Parents – while going through all of the above feelings about your own pasts and the actions endured and performed, you realize you’re perpetuating the cycle with your own kids. You teach girls how not to get raped, but don’t teach your sons not to rape in the first place. You tell a girl that she was asking for *it* based on how she was dressed, and you dismiss the sexually deviant acts of young boys and men as “boys being boys.” It’s normal. It’s how it always has been. That’s why raising boys is deemed “easier” than girls. That’s why girls get the lectures and the curfews and the daddies threatening their dates with shot guns. Dads know how these boys are being brought up, so while they’re thinking of all the things that the date could do to his daughter that would drive him to murder, the conversations he’s having with his son before a date don’t have anything to do with respecting a girl’s space or her body. He’s beaming with pride at the idea of his son scoring and slipping him a condom so he doesn’t get the little “slut” knocked up. Y’all are upset because you’ve realized that you’re raising the next generation of predators under your own roof, but you are also too afraid to take a different stance because of how sexual deviancy has been normalized. You’ve probably also realized that some of the behaviors from friends and family are inappropriate towards your kids, and now you feel guilty for bringing them around but you know they “didn’t meant anything” and “that’s just how they are.” Uncle Jimmy has always been a little handsy. Your friend from work was checking out your daughter, but she shouldn’t be wearing those shorts around the house anyway. You make your daughter dress in layers when she leaves the house to make her as invisible as possible to members of the opposite sex because you “know how men are.”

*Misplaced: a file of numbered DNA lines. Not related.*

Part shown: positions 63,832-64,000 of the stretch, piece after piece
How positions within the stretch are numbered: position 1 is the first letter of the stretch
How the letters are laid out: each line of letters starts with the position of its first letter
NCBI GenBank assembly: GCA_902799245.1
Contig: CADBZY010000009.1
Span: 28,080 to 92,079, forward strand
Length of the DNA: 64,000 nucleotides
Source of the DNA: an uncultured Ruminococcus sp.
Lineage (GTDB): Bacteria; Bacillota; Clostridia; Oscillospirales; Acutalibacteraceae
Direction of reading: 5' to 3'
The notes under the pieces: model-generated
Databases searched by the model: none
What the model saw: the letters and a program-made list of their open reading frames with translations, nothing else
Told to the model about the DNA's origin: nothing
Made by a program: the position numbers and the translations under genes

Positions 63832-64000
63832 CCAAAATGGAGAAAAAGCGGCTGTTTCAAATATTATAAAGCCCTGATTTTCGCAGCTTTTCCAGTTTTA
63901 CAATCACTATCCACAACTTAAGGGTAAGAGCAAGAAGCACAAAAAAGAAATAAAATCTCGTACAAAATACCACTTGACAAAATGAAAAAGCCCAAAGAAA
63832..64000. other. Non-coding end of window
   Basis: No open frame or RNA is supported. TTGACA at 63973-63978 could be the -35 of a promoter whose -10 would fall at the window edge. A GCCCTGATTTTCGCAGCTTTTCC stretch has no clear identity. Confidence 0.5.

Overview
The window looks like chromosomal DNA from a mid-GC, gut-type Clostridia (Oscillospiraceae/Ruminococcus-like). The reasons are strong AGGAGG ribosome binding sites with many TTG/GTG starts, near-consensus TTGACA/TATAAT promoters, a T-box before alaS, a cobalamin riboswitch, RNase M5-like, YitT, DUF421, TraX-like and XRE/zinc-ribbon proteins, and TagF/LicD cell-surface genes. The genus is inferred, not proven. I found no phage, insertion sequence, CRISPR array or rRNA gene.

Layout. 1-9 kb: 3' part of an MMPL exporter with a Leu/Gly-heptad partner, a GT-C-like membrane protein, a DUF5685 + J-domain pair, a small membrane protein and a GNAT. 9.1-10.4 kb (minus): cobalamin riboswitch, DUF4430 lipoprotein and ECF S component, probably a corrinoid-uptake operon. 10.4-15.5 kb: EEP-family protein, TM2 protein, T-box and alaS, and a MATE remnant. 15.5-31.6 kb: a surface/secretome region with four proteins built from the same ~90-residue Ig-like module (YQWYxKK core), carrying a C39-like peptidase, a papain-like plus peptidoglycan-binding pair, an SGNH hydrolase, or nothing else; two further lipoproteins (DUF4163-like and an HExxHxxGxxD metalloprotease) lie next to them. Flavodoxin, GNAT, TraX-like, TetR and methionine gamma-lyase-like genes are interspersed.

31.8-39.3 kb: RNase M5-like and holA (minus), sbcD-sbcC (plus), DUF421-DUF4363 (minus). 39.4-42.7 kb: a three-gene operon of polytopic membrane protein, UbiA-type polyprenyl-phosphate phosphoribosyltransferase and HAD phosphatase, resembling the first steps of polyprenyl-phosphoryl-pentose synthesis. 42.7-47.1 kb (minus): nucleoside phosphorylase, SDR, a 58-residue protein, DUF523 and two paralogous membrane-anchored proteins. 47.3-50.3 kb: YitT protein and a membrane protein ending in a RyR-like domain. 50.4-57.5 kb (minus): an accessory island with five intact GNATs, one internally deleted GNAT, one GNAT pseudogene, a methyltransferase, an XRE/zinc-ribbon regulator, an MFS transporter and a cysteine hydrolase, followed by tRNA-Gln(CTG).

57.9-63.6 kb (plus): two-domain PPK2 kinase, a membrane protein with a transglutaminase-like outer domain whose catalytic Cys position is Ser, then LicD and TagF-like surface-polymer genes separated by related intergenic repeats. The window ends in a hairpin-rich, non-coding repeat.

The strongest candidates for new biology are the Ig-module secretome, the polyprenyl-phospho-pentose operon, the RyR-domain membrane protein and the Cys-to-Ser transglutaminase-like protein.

None of this is normal. None of this is ok. Not all victims will tell our stories out of shame or fear or embarrassment. Men won’t own up to their behaviors because they don’t view themselves the same as the men being dragged through the media. If the assault wasn’t violent then there wasn’t ever really an assault, right? If it was as bad as the girl says, she would have spoken out earlier. Can’t she take a joke? You know how boys can be with their hormones. She was dressed like a whore in the first place, what did she think was going to happen?
That’s why y’all are so upset. And that’s why this cycle won’t end.